Obituary of Patricia Ann Covey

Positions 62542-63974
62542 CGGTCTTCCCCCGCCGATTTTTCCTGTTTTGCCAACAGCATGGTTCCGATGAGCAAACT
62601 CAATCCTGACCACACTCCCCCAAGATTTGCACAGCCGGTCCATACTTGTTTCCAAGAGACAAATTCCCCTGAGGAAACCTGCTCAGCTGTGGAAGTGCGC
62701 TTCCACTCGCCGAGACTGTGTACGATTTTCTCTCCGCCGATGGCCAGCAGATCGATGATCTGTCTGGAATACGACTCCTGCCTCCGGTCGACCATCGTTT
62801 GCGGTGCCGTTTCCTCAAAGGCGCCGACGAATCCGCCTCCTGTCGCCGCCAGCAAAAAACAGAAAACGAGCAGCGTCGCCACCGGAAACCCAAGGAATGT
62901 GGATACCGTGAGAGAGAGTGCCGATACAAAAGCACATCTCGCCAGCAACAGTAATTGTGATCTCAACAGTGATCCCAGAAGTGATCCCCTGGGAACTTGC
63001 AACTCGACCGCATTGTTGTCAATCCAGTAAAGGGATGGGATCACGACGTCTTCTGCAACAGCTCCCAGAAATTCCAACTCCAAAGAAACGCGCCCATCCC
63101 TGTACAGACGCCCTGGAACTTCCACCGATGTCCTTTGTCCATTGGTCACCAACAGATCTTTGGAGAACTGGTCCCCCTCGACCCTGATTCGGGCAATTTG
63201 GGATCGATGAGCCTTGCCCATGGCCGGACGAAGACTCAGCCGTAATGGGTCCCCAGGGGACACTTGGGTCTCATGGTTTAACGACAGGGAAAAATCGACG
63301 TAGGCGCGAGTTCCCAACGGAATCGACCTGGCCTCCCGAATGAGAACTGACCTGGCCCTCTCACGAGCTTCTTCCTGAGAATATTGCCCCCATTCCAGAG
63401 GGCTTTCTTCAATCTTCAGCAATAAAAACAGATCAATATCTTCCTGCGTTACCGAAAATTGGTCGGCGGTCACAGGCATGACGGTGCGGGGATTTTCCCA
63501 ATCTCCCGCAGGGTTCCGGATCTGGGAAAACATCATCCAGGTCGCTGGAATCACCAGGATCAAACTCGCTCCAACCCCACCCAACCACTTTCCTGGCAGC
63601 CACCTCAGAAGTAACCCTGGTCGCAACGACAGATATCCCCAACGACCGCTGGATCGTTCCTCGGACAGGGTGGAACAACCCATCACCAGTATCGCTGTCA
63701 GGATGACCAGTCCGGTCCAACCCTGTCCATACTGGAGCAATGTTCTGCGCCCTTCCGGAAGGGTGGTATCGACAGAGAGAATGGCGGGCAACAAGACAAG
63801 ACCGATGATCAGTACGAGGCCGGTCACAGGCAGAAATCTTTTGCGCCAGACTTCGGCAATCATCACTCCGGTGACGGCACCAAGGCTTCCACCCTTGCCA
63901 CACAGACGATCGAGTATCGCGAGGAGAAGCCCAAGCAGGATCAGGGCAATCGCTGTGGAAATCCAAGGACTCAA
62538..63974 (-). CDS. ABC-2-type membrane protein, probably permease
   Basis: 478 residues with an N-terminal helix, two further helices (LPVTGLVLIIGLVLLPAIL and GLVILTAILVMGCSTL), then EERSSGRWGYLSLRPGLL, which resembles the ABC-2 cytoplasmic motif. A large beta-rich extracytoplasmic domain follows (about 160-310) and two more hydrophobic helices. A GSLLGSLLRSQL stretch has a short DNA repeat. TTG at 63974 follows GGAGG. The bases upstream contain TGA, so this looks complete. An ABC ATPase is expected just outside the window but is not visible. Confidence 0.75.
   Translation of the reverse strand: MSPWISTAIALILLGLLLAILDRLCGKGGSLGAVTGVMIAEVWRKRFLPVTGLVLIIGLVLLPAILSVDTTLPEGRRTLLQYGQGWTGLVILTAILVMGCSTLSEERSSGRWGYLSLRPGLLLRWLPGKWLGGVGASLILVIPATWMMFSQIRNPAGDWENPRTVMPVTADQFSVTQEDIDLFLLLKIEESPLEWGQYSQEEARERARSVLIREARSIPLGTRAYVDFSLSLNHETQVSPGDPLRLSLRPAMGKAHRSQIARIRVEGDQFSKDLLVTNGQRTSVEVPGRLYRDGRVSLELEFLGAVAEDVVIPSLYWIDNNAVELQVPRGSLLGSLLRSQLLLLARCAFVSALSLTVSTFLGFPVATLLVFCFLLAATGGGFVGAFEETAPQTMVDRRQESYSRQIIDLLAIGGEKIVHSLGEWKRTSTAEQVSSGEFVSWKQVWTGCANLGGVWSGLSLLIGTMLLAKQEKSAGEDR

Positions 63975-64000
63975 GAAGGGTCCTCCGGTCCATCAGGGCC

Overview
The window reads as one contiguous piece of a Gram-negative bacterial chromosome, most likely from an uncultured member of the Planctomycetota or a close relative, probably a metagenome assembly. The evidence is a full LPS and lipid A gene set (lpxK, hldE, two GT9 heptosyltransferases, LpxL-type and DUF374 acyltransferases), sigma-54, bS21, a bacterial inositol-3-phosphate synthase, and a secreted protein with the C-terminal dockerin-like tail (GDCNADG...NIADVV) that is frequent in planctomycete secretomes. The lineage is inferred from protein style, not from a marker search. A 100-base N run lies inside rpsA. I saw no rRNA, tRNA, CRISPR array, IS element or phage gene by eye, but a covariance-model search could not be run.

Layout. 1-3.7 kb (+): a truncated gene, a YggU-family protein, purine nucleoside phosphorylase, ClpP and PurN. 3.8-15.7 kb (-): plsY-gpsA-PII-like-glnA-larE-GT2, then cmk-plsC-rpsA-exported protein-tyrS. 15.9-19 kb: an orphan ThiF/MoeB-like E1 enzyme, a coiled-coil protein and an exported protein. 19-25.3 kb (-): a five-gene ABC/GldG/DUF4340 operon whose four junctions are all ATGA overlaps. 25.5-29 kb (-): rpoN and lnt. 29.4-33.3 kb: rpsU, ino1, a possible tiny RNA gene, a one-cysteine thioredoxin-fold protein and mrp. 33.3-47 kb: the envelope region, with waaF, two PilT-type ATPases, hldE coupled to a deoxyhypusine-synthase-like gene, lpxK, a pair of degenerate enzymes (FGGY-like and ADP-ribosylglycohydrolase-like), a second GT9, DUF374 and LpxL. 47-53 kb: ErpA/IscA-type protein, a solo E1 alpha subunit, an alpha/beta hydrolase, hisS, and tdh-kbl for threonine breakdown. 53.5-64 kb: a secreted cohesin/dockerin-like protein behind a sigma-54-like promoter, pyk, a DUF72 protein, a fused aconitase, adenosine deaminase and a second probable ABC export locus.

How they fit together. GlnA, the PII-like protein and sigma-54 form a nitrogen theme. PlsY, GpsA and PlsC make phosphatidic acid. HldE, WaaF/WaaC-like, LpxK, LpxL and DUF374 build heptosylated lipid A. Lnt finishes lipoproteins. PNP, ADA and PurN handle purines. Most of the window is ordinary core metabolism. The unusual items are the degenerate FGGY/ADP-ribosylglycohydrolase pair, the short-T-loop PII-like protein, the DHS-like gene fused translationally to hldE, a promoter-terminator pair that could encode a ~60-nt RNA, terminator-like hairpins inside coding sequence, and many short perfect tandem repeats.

Patricia (Pat) Ann Covey, 71, died Sunday, March 6, 2022, in Iowa City, Iowa, after a weeklong battle with acute respiratory distress. Pat’s birth name was Patricia Ann Maroney. A small memorial gathering will be held at a time and place to be determined later. Pat grew up in Memphis, TN, where she was raised in a single-parent family, her mother having become ill and unable to help with her care. Her father often struggled financially but encouraged her education and her pursuit of artistic and intellectual interests. She taught herself to read at a very early age because she was captivated by images of ballet and intent on becoming able to read books about ballet. She attended Central High School and the University of Memphis (then called Memphis State University) and taught for a few years in the Memphis City Schools in the early 1970s. She met Ed Covey in 1980 during his five-year stay in Memphis, and they were married in 1981. After leaving Memphis in 1982, they lived in Tucson (where both attended graduate school), Troy, NY, and Atlanta. The couple and their young son David moved to Iowa City in 1995. She had an MFA degree in poetry from the University of Arizona, and many of her poems appeared in literary journals during the 1990s. After 2000, she almost entirely abandoned her poetry writing but actively kept up with what other poets were producing. During the 1990s she taught part-time in several colleges and universities, and from 1998 to 2004, she worked as an editor at ACT Inc. in Iowa City. Pat was strongly driven by the beauty and power of language, and much of her life revolved around literature and the arts. She was not fond of mechanical, financial, and technical details and typically preferred to let others take care of those. She was an accomplished writer and an avid reader of novels, poetry, and essays. Among the writers she especially admired were Saul Bellow, Sharon Olds, Joan Didion, and Arthur Rimbaud. She also subscribed to many fashion, decorating, and cooking magazines. Although she rarely cooked, she eagerly supported her spouse’s passion for preparing wholesome gourmet dishes. She was a devoted mother and tried to ensure that her son would share her linguistic and artistic interests and skills. A connoisseur of children’s literature, she had a collection of children’s fiction and often quoted passages from such books as Abel’s Island, Wait Till the Moon Is Full, and Madeline. She sometimes read to her spouse from The Wind in the Willows or Winnie the Pooh for comfort. Pat was a zealous feminist and a supporter of various social causes. She advocated acceptance of gender fluidity and nontraditional gender roles and also argued strongly for the preservation and encouragement of many traditional feminine values. Pat was often shy, but she also was very emphatic in expressing her emotions and occasional psychological pains. She valued a sense of humor in herself and others and found humor in many situations. She loved the ocean, which she saw for the first time at the age of thirty-three. Two of her favorite places were Cape Cod and the area around Stinson Beach and Mount Tamalpais in California. She loved animals—not only pets, but also the deer, rabbits, and raccoons that frequented her yard, the catbirds and wrens that serenaded her from the shrubberies, and the finches that raised a family each year in her hanging plant. Pat was a member of Trinity Episcopal Church in Iowa City and a frequent participant in Paul’s Book Club at Prairie Lights bookstore. Pat is survived by her husband Edward Hume Covey (Iowa City) and their son David Edward Hume Covey (Chicago). She was preceded in death by her sister Linda Maroney and both parents.